New York City is about to put a major election reform under the national spotlight.
For the first time in the city’s history, ranked-choice voting — which has been gaining steam nationwide as a way to reduce political polarization — will be used in June’s primary elections for mayor and other top municipal posts.
There are more than a dozen Democratic candidates running for mayor. But unlike in the past, the winner will need a majority to win, rather than a plurality. That is one of the key provisions of ranked-choice voting. And given that New York City is overwhelmingly Democratic, the winner of the June 22 primary will almost certainly be the next mayor.
“This is one of the most dramatic transformations of a municipal political system in American history,” Evan Roth Smith, a New York pollster who is working for candidate Andrew Yang, told Yahoo News.
It’s also a major test for a reform that many hope will bring American politics back from the brink. Proponents of ranked-choice voting, or RCV, argue that political polarization has thwarted public officials’ ability to solve big problems because they are effectively hostages of the most extreme elements of their party, which stymies their ability to make deals and look for compromises. This is in large part because the only elections that candidates often have to worry about are their primaries, which are typically decided by a party’s most strident and radical voters.
Ranked-choice voting upends much of that, especially when there are multiple candidates. In theory, it forces candidates to win by selling a positive vision that appeals to a majority of voters, rather than winning by driving voters away from their opponent through negative campaigning.
That’s because, with RCV, voters rank their top five choices in order of preference. If no candidate gets 50.1 percent right away, then the fifth-place candidate gets eliminated, and all their votes go to other candidates, based on whom their supporters picked as their second choice. That process continues until someone gets above 50 percent.
In 2013, the last time New York saw the mayor’s seat open up, current Mayor Bill de Blasio won the Democratic primary with 41 percent of the vote.
“It used to be if you could turn your people out and get about 41 percent, you could run a city of 8 million,” Smith said. “What happens in ranked-choice voting is if you get 40 percent, you lose.”
Howard Wolfson, who was a deputy mayor in the city during the Bloomberg administration, told Yahoo News he was once skeptical that ranked-choice voting would reduce the amount of negative campaigning. “But as I see it play out in New York, I think it is having that effect,” he said.
“You have this kind of multicandidate free-for-all in which everybody wants to be at least everyone's second choice, and nobody really wants to alienate anyone,” Wolfson said.
Rick Fromberg, a New York political consultant who ran de Blasio’s reelection campaign in 2017 and is now advising former Housing Secretary Shaun Donovan’s bid, agreed. He said the campaign is thinking about how to attract a broad swath of the city’s voters rather than focusing its message and strategy on one or two distinct voting blocs.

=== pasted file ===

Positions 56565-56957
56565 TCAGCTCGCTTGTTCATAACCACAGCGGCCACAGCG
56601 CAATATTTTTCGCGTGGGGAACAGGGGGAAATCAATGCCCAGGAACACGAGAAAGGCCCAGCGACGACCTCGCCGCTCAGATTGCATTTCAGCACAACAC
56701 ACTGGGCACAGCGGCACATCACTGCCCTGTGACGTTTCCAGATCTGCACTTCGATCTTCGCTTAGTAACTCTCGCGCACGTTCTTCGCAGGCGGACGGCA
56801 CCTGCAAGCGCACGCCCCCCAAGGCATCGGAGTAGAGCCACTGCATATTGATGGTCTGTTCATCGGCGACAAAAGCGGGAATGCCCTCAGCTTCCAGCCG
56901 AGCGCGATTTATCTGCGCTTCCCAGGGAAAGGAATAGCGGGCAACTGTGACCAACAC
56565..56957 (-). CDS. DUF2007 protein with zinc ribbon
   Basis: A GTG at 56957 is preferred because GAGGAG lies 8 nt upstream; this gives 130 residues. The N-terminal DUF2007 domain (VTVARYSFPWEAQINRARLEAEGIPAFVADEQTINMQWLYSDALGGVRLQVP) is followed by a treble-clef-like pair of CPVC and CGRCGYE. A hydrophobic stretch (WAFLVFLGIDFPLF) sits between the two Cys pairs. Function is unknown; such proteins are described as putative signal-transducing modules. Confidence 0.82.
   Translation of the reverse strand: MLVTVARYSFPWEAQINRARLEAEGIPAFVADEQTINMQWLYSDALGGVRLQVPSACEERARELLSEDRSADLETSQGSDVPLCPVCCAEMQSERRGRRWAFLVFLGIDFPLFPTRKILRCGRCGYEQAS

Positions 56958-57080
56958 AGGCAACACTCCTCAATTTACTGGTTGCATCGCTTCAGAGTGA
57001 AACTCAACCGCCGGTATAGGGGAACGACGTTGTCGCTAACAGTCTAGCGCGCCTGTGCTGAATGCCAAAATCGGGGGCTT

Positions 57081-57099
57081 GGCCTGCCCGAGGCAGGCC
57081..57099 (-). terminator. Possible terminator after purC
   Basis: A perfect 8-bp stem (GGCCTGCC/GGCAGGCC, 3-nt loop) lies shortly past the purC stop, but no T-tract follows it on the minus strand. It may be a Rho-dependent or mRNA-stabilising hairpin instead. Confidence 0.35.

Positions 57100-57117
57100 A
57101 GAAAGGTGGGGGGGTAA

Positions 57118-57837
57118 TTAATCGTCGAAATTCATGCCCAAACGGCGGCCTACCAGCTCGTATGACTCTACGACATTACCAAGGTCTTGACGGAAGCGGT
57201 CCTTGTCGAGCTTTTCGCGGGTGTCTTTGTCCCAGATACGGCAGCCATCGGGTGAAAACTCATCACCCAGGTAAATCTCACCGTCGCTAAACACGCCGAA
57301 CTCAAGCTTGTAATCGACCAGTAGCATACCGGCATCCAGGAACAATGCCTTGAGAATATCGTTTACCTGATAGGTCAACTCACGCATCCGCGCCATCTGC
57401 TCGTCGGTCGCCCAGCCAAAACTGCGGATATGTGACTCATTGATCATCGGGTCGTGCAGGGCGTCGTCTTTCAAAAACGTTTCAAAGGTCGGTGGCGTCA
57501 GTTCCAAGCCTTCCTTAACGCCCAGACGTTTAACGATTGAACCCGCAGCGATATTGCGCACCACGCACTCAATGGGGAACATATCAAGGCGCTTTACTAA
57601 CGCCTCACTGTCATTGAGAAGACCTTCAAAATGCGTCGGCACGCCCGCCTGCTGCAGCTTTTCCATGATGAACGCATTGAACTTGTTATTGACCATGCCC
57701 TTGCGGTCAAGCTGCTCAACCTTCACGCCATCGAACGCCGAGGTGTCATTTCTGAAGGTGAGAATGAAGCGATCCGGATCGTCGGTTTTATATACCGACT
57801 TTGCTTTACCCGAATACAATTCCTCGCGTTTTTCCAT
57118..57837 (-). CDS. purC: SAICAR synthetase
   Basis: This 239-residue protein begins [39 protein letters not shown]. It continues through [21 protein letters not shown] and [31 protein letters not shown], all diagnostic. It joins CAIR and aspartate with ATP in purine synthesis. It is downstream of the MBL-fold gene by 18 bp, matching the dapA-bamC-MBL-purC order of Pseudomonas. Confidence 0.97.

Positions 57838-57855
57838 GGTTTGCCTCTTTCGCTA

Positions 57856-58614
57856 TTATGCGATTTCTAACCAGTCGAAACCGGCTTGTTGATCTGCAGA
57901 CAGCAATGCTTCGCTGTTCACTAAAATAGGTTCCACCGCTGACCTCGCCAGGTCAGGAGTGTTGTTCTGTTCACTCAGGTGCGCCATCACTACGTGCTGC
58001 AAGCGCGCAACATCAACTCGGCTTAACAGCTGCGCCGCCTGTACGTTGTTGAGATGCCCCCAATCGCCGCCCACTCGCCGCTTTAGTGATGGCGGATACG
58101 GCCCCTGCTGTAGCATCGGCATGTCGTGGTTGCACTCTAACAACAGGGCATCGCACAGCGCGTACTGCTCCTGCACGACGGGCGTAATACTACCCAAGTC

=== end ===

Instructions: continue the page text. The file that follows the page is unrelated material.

“You have to be able to be broadly appealing to people who consider themselves progressives, liberals, moderates — and then across all ages, genders, demographics,” Fromberg said in an interview.
Basil Smikle, the campaign manager for candidate Ray McGuire, told Yahoo News that the former Citigroup executive’s campaign is thinking through how to persuade voters to choose him not only as their first choice but also as their second or third choice.
“This is one big experiment every candidate is trying to figure out,” Smikle said.
The McGuire campaign, which was boosted this month by endorsements from rap legends Jay-Z, Nas and Sean “Diddy” Combs, is also putting a lot of emphasis on “a substantial voter education” effort.
“Voters could be confused by seeing a lot of names and a lot of boxes to check,” Smikle said.
Yang is one candidate who has appeared alongside other candidates at events, trying to position himself as the second choice for some voters.
The use of ranked-choice voting is a recent phenomenon in the U.S. Maine has used it in statewide elections since 2018; Alaska voters approved it last fall and will begin using it in 2022. Cities or localities in California, Utah, Colorado, New Mexico, Massachusetts, Minnesota, Michigan and Maryland have also adopted the practice. And a few more cities in other states — Florida, Tennessee, Virginia and Oregon — plan to use it.
One way it could potentially transform national politics is by making it harder for extreme candidates to win.
“The mayor’s race in New York City represents the largest rollout of RCV in human history. It sends a powerful signal that this is a normal and doable way to hold elections,” said Lee Drutman, a prominent national advocate for ranked-choice voting who wrote a book about it titled “Breaking the Two-Party Doom Loop.”
Ranked-choice voting was approved by New York voters overwhelmingly in 2019, with 74 percent backing the reform. It was pushed and promoted by progressives who said part of the appeal was that it would lead to a more representative city government.